Had Carroll not whined to Harbaugh, the late toss wouldn't be such a big deal. USC and UCLA are hated rivals, and if UCLA didn't want to get embarrassed, it should have kept USC from scoring. But Carroll seemed so offended when Harbaugh ran up the score. Now, that complaint rings hollow.

So run it up all you want, coach. Just don't get upset the next time someone hangs 50 on you.

I owe the Pac-10 an apology. Last week, as the league's teams beat up on one another, I joked on Twitter that on the East Coast, we call that kind of parity the ACC.

I'm sorry, Pac-10, for even including you in the same sentence as the ACC. You deserve better than that.

How else am I supposed to feel on a Saturday when the ACC's two division champs (Georgia Tech and Clemson) lost intrastate rivalry games to mediocre SEC teams (Georgia and South Carolina)? Maybe both teams were looking ahead to next week's ACC title game, but what does it say about the conference when its two division champs lost to teams that went 4-4 and 3-5 in SEC play?

Sure, it's only one game for both teams. And both teams were playing rivalry games. Neither is an acceptable excuse. Georgia Tech's defense looked like a clean, old-fashioned sieve as Georgia backs Caleb King and Washaun Ealey combined to rush for 349 yards. Meanwhile, Clemson's offense stalled, and C.J. Spiller's Heisman campaign died a slow death on the Williams-Brice Stadium turf.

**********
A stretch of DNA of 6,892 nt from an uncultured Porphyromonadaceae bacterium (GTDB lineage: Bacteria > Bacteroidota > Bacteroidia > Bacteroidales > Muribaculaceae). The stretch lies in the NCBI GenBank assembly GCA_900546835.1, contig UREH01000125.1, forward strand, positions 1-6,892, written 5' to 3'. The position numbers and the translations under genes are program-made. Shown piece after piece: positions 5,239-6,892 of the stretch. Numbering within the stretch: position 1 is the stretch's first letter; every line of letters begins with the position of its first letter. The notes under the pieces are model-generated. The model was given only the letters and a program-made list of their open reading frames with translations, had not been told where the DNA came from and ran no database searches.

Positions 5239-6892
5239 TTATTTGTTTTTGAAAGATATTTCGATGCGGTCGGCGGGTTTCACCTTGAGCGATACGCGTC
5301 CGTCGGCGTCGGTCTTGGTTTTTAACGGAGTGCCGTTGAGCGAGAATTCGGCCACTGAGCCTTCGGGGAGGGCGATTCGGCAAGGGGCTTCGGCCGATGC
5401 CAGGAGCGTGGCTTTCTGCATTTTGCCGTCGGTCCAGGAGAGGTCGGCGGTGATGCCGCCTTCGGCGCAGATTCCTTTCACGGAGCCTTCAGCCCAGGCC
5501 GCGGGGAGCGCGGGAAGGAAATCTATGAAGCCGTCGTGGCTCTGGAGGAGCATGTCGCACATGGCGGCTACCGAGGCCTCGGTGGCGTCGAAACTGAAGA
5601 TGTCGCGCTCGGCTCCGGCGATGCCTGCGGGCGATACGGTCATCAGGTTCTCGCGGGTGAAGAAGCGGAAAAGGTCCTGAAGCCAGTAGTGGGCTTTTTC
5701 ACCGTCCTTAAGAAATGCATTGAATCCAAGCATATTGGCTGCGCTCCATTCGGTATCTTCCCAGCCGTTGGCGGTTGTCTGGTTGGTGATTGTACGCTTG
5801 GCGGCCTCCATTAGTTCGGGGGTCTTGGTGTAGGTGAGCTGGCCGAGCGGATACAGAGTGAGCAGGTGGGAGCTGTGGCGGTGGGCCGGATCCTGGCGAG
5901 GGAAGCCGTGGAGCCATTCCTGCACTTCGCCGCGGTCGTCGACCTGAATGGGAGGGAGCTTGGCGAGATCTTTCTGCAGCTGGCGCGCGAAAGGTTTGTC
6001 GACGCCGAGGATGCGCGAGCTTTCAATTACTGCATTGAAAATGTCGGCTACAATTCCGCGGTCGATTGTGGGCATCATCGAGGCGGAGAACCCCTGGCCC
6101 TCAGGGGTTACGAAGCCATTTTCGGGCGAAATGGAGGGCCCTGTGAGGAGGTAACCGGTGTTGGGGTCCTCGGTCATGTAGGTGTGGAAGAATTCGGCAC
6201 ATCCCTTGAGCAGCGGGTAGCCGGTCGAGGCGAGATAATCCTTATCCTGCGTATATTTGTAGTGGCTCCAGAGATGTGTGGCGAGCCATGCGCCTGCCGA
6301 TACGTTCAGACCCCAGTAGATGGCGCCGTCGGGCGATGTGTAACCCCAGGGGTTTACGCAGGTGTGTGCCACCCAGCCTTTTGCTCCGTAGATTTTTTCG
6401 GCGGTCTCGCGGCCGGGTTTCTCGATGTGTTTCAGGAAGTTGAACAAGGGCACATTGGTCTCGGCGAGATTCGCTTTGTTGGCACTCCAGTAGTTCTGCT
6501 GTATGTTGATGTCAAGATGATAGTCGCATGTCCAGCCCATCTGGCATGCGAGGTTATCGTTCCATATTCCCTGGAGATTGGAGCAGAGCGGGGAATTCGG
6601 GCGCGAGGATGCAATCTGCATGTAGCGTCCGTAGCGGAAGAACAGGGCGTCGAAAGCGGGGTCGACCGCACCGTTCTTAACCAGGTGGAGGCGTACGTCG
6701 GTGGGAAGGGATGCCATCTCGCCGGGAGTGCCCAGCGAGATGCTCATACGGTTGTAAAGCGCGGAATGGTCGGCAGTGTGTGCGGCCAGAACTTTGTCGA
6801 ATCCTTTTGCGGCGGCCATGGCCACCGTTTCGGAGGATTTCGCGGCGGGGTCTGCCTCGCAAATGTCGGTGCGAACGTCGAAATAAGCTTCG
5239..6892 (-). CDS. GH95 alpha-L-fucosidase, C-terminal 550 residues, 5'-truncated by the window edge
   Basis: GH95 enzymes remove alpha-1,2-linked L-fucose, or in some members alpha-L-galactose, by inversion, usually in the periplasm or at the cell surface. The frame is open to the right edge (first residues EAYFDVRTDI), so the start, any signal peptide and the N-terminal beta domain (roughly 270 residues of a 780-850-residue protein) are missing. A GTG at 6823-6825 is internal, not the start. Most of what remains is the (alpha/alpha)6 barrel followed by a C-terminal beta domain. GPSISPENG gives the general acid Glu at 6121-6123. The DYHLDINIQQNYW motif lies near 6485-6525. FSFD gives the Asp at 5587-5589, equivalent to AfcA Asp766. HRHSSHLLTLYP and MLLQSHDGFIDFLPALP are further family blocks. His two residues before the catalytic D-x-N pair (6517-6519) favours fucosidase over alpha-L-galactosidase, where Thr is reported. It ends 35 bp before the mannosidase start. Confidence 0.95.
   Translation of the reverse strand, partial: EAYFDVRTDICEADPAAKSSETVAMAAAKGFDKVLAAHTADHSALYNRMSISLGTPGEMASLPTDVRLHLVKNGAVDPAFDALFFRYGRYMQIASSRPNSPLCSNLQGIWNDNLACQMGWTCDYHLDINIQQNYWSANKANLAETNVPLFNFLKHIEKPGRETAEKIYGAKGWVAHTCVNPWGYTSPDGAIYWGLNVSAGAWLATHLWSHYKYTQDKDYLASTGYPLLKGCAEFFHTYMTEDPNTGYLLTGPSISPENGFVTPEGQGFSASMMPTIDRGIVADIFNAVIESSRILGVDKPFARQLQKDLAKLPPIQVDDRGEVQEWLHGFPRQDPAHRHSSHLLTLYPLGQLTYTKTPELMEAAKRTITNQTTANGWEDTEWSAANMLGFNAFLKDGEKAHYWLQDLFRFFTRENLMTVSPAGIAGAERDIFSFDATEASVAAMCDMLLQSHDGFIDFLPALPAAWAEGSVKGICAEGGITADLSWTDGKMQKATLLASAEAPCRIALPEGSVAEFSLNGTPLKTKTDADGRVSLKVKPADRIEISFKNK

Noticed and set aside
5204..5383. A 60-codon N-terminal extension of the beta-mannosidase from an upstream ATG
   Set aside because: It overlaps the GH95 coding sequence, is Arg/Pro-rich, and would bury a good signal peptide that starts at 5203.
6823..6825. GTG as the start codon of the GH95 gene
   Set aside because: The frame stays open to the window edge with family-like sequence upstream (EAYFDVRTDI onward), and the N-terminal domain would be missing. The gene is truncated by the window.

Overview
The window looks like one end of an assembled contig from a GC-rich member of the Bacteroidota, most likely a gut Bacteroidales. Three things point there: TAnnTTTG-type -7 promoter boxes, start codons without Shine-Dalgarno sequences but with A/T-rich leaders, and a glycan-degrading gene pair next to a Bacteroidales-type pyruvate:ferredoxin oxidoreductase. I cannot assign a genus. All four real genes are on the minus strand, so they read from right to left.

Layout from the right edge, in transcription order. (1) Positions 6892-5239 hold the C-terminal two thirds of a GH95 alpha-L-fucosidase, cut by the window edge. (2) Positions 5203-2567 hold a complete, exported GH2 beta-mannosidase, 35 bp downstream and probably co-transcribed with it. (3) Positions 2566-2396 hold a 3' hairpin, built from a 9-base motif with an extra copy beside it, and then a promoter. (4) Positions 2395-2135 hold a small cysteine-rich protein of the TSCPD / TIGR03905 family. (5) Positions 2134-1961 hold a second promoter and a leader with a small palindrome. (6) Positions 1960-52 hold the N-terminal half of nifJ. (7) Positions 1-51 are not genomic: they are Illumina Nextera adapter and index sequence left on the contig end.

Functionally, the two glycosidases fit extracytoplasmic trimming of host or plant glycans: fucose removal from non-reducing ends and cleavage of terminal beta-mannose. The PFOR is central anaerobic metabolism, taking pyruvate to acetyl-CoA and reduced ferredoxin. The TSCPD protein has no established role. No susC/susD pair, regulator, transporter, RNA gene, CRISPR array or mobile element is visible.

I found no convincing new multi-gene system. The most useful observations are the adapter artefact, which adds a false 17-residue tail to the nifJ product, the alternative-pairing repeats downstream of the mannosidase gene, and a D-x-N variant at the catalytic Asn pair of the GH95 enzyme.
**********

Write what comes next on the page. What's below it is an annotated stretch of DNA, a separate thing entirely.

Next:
The two teams will play next week for the conference title, and the Orange Bowl will welcome the winner. But it will take a while for the ACC to earn back the respect it lost on Saturday.

Les Miles can learn from his mistakes. The LSU coach bungled the clock at the end of last week's loss at Ole Miss. He did not repeat his mistakes during a critical drive at the end of regulation Saturday against Arkansas.